Festival Chronicles Painting Movement’s Origins in D.C.
If the balmy weather isn’t enough to make you feel that summer’s on the way, how about a little color? The Kreeger Museum, the Phillips Collection and more than two dozen other galleries have launched into spring with a “ColorField.remix” citywide program that’s chock full of vibrant color.
The event—conceived by the Kreeger Museum to celebrate a style known as color field painting, which emerged in the 1950s and 1960s following abstract expressionism— involves everything from exhibitions to student art projects to lectures. Its primary focus is on the art movement’s evolution here in the nation’s capital, where it began with a group of local painters known as the Washington Color School.
The group got its beginnings in 1965 at an exhibit held at the short-lived Washington Gallery of Modern Art. The painters featured at the time included Morris Louis, Kenneth Noland, Gene Davis, Howard Mehring, Thomas Downing and Paul Reed.
The school led to a style of painting that focuses on geometric shapes and large areas of solid color. Although often referred to as abstract, color field painting in actuality relies on uniformity and order.
The Kreeger Museum is featuring one of the movement’s biggest pioneers, Gene Davis, in an exhibit that focuses on the painter’s use of colorful vertical stripes. The display is the first in 20 years to focus solely on Davis, whom curators describe as “one of Washington, D.C.’s most influential and successful artists.”
His stripe paintings feature repetitive colors that might resemble the contemporary patterns found on linens from Crate and Barrel—if it weren’t for the artist’s bold, even audacious, color selections. Moreover, Davis’s stripes represent events, with the intervals in between reflecting space and time.
Davis’s work is also being commemorated at the Phillips Collection, where 20 paintings selected for “Lyrical Color: Morris Louis, Gene Davis, Kenneth Noland, and the Washington Color School” offer the full range of geometric shapes favored by color field painters. Although relatively small in terms of the number of pieces on view, the exhibit is geared more toward highlighting the museum’s influence over 1960s painters than focusing on specific artists. Still, the pieces that Duncan Phillips purchased for his collection provide a good introduction to the varying techniques that emerged from the Washington Color School—from Noland’s watery rings to Downing’s symmetrical circles to Mehring’s colorful zigzags.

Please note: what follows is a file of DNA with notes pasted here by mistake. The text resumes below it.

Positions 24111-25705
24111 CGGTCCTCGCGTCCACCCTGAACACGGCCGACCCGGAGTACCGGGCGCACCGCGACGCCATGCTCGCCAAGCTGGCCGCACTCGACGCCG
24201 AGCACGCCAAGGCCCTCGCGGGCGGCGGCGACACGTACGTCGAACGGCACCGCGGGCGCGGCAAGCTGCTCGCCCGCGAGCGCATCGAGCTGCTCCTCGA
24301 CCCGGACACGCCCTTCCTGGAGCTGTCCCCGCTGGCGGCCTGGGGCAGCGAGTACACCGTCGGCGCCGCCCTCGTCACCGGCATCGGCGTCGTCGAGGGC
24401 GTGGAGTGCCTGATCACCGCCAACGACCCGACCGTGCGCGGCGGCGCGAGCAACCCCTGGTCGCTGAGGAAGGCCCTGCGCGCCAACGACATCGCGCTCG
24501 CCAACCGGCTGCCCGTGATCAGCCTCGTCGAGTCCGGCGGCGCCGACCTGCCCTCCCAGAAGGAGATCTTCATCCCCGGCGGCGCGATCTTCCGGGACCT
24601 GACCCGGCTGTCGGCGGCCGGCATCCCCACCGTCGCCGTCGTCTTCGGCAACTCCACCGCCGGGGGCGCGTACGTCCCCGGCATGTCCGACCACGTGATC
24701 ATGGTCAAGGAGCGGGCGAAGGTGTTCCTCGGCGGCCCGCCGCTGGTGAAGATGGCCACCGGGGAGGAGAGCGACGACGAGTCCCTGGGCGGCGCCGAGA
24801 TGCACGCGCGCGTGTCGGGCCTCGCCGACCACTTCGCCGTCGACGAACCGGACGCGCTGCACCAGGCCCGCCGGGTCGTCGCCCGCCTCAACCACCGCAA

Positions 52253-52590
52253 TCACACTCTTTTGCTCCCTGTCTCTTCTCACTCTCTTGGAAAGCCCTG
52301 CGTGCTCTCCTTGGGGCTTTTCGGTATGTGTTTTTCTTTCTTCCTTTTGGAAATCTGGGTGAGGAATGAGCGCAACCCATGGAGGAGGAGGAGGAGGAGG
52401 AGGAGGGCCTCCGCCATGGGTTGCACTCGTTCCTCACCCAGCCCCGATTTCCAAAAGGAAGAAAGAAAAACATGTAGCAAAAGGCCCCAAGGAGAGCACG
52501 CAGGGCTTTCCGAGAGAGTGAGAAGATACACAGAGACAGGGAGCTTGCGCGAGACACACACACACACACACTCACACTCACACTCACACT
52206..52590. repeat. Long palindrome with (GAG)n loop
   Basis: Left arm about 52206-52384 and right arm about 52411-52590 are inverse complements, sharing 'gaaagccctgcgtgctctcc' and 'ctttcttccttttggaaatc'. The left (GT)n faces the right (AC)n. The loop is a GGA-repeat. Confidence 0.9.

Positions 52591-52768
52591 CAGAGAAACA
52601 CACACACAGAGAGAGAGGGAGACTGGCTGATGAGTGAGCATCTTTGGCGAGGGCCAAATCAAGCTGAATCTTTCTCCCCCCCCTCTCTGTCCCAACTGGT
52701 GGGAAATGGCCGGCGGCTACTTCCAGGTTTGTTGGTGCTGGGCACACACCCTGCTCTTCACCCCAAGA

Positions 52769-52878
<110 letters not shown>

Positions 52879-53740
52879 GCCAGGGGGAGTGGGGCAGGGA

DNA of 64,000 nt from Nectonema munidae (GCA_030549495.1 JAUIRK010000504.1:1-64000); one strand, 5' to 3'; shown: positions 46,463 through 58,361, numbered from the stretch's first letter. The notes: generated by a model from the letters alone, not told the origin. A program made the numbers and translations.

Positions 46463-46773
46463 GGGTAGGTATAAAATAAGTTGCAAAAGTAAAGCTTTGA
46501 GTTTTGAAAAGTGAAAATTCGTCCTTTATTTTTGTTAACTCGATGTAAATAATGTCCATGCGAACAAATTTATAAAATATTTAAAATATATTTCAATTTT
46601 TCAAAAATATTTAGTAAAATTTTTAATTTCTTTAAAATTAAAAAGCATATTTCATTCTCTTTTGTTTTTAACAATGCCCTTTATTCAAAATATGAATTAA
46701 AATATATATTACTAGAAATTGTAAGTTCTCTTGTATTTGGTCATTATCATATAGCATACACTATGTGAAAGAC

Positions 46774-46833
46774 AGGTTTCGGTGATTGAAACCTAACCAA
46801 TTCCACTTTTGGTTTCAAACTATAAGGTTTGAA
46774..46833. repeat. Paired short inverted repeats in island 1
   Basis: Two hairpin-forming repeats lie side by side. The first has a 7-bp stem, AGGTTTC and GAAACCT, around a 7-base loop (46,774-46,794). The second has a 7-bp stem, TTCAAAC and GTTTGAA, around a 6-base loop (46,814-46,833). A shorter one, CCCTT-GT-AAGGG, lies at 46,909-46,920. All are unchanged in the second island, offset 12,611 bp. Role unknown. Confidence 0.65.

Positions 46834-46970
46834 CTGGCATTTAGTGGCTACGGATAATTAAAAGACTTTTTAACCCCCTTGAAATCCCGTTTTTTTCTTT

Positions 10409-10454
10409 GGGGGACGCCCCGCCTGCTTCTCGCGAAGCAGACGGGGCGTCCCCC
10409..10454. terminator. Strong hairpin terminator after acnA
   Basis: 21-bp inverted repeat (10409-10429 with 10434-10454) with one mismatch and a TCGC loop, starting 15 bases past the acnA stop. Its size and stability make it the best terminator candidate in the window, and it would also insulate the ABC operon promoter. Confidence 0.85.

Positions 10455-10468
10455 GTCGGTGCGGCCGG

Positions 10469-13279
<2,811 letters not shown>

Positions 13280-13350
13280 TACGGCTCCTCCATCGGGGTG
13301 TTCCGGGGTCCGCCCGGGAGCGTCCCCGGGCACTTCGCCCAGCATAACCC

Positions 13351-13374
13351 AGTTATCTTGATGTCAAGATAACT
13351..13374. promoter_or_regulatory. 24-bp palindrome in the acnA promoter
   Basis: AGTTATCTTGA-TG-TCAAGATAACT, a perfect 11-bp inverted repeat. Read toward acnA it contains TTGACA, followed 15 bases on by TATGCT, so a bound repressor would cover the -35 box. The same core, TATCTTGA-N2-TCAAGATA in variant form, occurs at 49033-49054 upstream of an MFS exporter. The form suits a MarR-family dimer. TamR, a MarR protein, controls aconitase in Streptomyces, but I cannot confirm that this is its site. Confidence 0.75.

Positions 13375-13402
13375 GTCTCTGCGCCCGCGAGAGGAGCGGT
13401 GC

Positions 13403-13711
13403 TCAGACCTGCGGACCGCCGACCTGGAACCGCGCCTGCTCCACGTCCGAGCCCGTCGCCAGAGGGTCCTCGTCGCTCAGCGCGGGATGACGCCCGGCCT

The Kreeger and Phillips exhibits are certainly centerpieces to the overall event, but not to the exclusion of other local galleries and museums that are also hosting their own smaller displays. The National Museum for Women in the Arts, the Smithsonian American Art Museum and the Montpelier Arts Center in Laurel, Md., among many others, all have exhibits featuring color field painting.
For those who don’t have the time or energy to visit the vignettes of separate museums between now and July, you could very well get a taste of the event just by walking around downtown. In particular, the portion of 8th Street, NW, between D and E Streets will be painted in bold, stripe shades by students of the Corcoran College of Art + Design. Even Neiman Marcus in Chevy Chase is latching onto the event with store windows inspired by the color field movement.
The scale of “ColorField.remix” is both a blessing and a curse. On the one hand, busy museum-goers have the option to sample bits and pieces of the art movement at various events. On the flip side though, the geographical distance separating assorted components of the overall project might make it difficult to take it all in.
As a collective event though, this collaborative project does succeed in offering the full gamut of perspectives on the colors and symmetry of this somewhat lesser-known art movement whose roots came from our own backyard.
ColorField.remix through July More than 30 Washington-area museums and locations For more information, please visit www.colorfieldremix.com.
About the Author
Heather Mueller is a contributing writer for The Washington Diplomat.